For the prebanked, neobank offerings include tools to manage money while learning financial literacy and independence, P2P payments, spending notifications, and rewards. For business travelers, offerings include no-fee international transfers, budgeting, savings, and split payments. For HENRYs, neobanks offer high-yield savings and checking accounts, AI built into investment apps, and cash-back credit cards. For the environmentally or socially conscious, offerings include the ability to spend with, invest in, and donate to like-minded businesses.
Traditional Banks and Neobanks
Traditional banks have reacted to neobanks in different ways. Some have worked with neobanks for mutual benefits, some have chosen to create their own neobanks, some have directly competed with neobanks, and others have not yet taken significant action.
Banks that have chosen to work with neobanks allow them to connect with their banking systems and infrastructure either through a banking-as-a-service (BaaS) platform or direct-to-bank integration. A BaaS platform connects a neobank and a bank via APIs and enables the neobank to build financial offerings on top of the banks’ regulated infrastructure. With a BaaS platform, three entities could be involved: a neobank, a bank that allows the neobank to use their system or infrastructure, and a fintech that offers a BaaS platform.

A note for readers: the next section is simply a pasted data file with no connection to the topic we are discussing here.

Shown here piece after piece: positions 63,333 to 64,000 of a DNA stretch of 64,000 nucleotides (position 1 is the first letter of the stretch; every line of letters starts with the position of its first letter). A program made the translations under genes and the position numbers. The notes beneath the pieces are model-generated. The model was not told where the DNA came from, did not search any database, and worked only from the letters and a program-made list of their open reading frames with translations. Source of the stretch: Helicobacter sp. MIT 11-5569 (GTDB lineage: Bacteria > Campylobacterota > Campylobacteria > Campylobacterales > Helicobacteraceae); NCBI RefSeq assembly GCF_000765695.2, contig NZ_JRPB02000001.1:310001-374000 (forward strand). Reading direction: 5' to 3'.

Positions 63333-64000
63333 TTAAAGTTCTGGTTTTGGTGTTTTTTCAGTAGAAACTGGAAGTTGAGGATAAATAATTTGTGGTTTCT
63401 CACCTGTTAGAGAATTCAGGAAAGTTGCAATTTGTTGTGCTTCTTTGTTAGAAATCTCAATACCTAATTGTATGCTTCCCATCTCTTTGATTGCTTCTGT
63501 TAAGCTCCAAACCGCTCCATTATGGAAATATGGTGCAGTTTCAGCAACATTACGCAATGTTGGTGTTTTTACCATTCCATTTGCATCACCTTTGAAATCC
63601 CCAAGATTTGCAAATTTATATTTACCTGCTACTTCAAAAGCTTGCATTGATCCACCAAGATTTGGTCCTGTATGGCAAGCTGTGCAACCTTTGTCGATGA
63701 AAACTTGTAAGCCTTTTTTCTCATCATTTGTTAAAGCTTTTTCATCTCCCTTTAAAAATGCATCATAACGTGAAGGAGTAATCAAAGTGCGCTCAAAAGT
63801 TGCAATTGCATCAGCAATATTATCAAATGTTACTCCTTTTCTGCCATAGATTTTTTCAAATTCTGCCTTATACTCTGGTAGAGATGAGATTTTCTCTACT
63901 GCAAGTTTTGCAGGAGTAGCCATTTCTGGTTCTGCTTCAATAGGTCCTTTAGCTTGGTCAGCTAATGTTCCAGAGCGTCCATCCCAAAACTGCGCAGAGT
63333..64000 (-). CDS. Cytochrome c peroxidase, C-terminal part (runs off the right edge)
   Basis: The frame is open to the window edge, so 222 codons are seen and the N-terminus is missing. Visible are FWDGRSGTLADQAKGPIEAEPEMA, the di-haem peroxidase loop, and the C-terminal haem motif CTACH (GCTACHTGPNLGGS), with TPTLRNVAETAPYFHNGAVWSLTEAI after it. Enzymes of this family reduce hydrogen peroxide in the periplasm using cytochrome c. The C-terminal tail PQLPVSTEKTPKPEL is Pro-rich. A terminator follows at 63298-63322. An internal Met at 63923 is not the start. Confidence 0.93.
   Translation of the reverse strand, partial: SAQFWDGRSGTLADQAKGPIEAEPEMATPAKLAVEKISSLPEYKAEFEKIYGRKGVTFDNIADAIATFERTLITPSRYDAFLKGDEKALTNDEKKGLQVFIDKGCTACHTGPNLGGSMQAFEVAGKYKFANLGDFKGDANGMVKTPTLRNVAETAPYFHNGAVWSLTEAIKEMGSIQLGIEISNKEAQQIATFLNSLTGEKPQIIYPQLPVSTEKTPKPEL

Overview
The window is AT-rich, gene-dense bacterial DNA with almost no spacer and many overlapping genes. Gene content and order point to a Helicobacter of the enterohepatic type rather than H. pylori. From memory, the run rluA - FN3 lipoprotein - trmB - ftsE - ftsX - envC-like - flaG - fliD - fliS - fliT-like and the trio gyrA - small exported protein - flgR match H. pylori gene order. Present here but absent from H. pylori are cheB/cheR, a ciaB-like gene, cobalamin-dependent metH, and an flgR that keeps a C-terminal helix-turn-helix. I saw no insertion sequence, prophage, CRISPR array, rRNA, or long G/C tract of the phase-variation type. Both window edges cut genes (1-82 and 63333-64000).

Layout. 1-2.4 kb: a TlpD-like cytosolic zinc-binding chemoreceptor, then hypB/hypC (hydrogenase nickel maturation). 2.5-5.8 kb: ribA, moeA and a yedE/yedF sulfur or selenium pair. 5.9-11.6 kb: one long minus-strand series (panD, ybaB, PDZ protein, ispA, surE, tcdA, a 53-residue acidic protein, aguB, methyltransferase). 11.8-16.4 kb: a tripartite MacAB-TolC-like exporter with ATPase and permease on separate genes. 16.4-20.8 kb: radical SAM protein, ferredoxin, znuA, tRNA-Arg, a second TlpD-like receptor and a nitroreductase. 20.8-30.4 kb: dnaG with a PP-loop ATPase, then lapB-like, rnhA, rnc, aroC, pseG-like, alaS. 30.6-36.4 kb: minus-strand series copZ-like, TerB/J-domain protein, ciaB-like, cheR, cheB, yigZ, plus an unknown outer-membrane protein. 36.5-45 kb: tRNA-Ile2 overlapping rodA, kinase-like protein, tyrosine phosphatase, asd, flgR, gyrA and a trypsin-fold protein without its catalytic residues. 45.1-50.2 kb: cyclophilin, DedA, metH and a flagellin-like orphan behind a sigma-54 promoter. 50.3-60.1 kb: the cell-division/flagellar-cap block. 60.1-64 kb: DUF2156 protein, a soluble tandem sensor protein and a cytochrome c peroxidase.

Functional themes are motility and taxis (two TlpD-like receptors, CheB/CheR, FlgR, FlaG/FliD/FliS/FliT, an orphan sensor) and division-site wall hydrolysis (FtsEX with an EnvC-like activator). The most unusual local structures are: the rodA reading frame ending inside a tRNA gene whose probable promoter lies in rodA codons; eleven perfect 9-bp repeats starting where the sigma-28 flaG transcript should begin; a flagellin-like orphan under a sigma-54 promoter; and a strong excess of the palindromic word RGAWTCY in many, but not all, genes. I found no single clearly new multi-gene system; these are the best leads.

Some banks that facilitate neobanks via direct-to-bank integration have developed partnerships with fintech companies, while others have developed their own BaaS-type platforms as a separate division. In a similar way, neobanks use APIs to fulfill customer-initiated onboarding, account funding, and other banking activities. However, in these relationships, the neobank has greater responsibility for building out compliance, implementation, and end user support.
Through BaaS platforms and direct-to-bank integration, neobanks offer accounts to their customers that are Federal Deposit Insurance Corporation (FDIC) insured, as well as payment cards and investment services. Banks that offer BaaS platforms or direct-to-bank integration services can benefit from entering into these relationships because the neobanks become their customers rather than just competitors. In addition, the banks are able to monetize their infrastructures and establish strong relationships with fintechs, which can enable them to prepare for new banking opportunities and accumulate additional data from third parties.
More than half of the 35 neobanks researched for this article received services from one of seven banks: Evolve Bank and Trust, The Bancorp Bank, BBVA, Choice, MetaBank, Metropolitan Commercial Bank, and Wells Fargo. Of note, Evolve Bank and Trust provided BaaS to six neobanks that target many of the consumer groups. Three banks in the Tenth Federal Reserve District—CBW Bank, nbkc bank, and UMB Bank—also provided services to neobanks.
Instead of working with existing neobanks, some banks have opted to create neobanks of their own. Goldman Sachs launched its neobank, Marcus, in 2016. Marcus targets consumers who are seeking a no-fee, high-interest savings account. It also offers no-fee personal loans that are issued by Goldman Sachs. GreenDot Bank, in partnership with Walmart, launched its neobank, GoBank, in 2013. GoBank targets those who are looking for an extremely simple checking account and offers tools designed to help set concrete budgets, pay bills, and keep spending within financial means.